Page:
Grammy choices don't reflect the risk takers

Los Angeles Times Pop Music Critic

NEW YORK - In a B-plus year for music, the Grammy voters did a C-minus job of reflecting that energy and passion in nominations announced yesterday. In the top three categories alone, the reaction to the nominees is likely to range from hurrah to "huh?"

The hurrahs will be for the choices in album of the year, the most prestigious of the 104 categories. In that race, three far different but immensely rewarding albums will vie for final honors: inspirational rocker Bruce Springsteen's The Rising, rap provocateur Eminem's The Eminem Show and classy pop vocalist Norah Jones' Come Away With Me.

Several other strong candidates would have given us a more memorable field, including Beck's tender Sea Change and Wilco's eloquent Yankee Hotel Foxtrot. But the two remaining nominees - the Dixie Chicks' traditional country Home and Nelly's playful hip-hop Nellyville - achieved the Grammy nomination committee's goal of musical "balance" in the category without embarrassing anyone.

That's far more than can be said for the nominees for record of the year, the second-most prized category. Eminem's catchy, confrontational "Without Me" and Jones' wistful "Don't Know Why" were essential choices, but the others are head-scratchers.

The undistinguished trio of nominees: the overblown pop of Vanessa Carlton's "A Thousand Miles," a selection from Nelly (the teaming with Kelly Rowland on "Dilemma") that was far less spirited than his own "Hot in Herre" and the generic pop-rock feel of Nickelback's "How You Remind Me."

Better choices: Pink's infectious "Get the Party Started," the Dixie Chicks' "Long Time Gone," Springsteen's anthem-like "The Rising," the White Stripes' delightful "Fell in Love With a Girl" and the Flaming Lips' graceful "Do You Realize??"

The biggest Grammy disappointment, however, is the narrow range of best-new-artist nominees. Jones, the stylish 23-year-old whose vocals offer an absorbing blend of pop, country, soul and jazz influences, is the standout. Creatively speaking, she's a woman competing against three girls (Ashanti, Michelle Branch, Avril Lavigne). The final nominee is John Mayer, a singer-songwriter whose works are also too uneven to match Jones'.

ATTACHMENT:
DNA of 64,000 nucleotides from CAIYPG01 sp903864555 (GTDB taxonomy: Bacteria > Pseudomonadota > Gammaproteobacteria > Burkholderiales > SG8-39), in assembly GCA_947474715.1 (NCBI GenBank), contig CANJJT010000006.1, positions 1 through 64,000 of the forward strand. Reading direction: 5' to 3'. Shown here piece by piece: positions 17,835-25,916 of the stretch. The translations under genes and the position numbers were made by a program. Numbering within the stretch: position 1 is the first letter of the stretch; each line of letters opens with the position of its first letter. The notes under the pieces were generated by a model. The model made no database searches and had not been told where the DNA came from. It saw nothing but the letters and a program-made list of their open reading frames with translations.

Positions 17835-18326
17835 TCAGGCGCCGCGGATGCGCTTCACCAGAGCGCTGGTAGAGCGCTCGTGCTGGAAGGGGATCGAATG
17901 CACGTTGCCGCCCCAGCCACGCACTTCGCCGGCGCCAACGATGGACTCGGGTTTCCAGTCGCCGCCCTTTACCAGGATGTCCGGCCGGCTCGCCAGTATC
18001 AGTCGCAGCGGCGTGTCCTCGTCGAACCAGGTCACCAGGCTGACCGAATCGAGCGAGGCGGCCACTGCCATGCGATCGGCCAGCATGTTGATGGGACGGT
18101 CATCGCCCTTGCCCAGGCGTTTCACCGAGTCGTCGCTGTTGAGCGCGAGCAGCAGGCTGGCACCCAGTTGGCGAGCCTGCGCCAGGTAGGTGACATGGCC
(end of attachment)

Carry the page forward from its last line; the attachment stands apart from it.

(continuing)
What's missing in this category and through much of the nominations list is a trace of the imaginative young forces that helped bring mainstream rock 'n' roll back from the life-support system that it has been on in recent years. It's shameful that not one representative from this group - the White Stripes, And You Shall Know Us by the Trail of Dead, the Strokes, the Vines, Queens of the Stone Age, Dashboard Confessional - was nominated for best new artist.

The second-guessing should continue through several categories, including best pop album, in which flyweight Britney Spears (!) was nominated and the brilliant Tom Waits was not; best rock album, in which the conventional Sheryl Crow was nominated and the captivating Ryan Adams was not; and the best contemporary R&B album category, in which Brandy and Ashanti were nominated and the more imaginative Cee-Lo wasn't.

On the positive side, the Grammy voters did give us some insightful nominees: Beck's Sea Change in best alternative music album; India.-Arie's Voyage to India in best R&B album; and Johnny Cash's American IV - The Man Comes Around and Steve Earle's Jerusalem, both in best contemporary folk album.

Overall, the hundreds of nominees show there is still a major split between voters who tend to blindly follow sales charts and those who are sensitive to the more adventurous forces in pop.

The fact that Eminem has picked up a best-album nomination so early in his career is a sign that the voting system has moved forward. But the full membership may still be uneasy with him. He was nominated two years ago in this category for The Marshall Mathers LP and lost to Steely Dan's far less urgent Two Against Nature.

By saluting Springsteen for album, Eminem for record and Jones for new artist at the awards ceremony Feb. 23, the Grammy membership could honor three of the year's premier pop voices. Too bad the Grammy voters didn't touch on more of those voices in yesterday's nominations.

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